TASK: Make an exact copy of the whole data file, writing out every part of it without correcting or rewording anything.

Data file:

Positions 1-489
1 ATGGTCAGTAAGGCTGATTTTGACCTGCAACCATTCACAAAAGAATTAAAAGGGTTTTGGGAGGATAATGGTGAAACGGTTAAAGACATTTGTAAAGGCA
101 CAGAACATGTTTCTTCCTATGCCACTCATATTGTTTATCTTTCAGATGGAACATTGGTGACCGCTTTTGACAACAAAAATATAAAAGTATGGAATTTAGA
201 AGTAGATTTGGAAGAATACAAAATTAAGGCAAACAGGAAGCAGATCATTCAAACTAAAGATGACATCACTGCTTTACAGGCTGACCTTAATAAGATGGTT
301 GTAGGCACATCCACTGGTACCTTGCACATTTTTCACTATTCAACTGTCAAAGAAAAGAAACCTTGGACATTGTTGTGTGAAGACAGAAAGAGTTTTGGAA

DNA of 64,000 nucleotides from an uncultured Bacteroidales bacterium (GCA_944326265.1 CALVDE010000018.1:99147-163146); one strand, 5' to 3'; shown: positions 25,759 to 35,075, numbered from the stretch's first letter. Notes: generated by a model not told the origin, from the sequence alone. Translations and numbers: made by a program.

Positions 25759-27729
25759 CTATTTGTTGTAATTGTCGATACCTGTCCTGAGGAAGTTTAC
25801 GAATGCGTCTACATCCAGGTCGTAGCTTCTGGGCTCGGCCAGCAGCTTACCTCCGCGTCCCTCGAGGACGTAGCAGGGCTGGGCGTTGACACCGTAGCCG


Positions 1-489
1 ATGGTCAGTAAGGCTGATTTTGACCTGCAACCATTCACAAAAGAATTAAAAGGGTTTTGGGAGGATAATGGTGAAACGGTTAAAGACATTTGTAAAGGCA
101 CAGAACATGTTTCTTCCTATGCCACTCATATTGTTTATCTTTCAGATGGAACATTGGTGACCGCTTTTGACAACAAAAATATAAAAGTATGGAATTTAGA
201 AGTAGATTTGGAAGAATACAAAATTAAGGCAAACAGGAAGCAGATCATTCAAACTAAAGATGACATCACTGCTTTACAGGCTGACCTTAATAAGATGGTT
301 GTAGGCACATCCACTGGTACCTTGCACATTTTTCACTATTCAACTGTCAAAGAAAAGAAACCTTGGACATTGTTGTGTGAAGACAGAAAGAGTTTTGGAA

DNA of 64,000 nucleotides from an uncultured Bacteroidales bacterium (GCA_944326265.1 CALVDE010000018.1:99147-163146); one strand, 5' to 3'; shown: positions 25,759 to 35,075, numbered from the stretch's first letter. Notes: generated by a model not told the origin, from the sequence alone. Translations and numbers: made by a program.

Positions 25759-27729
25759 CTATTTGTTGTAATTGTCGATACCTGTCCTGAGGAAGTTTAC
25801 GAATGCGTCTACATCCAGGTCGTAGCTTCTGGGCTCGGCCAGCAGCTTACCTCCGCGTCCCTCGAGGACGTAGCAGGGCTGGGCGTTGACACCGTAGCCG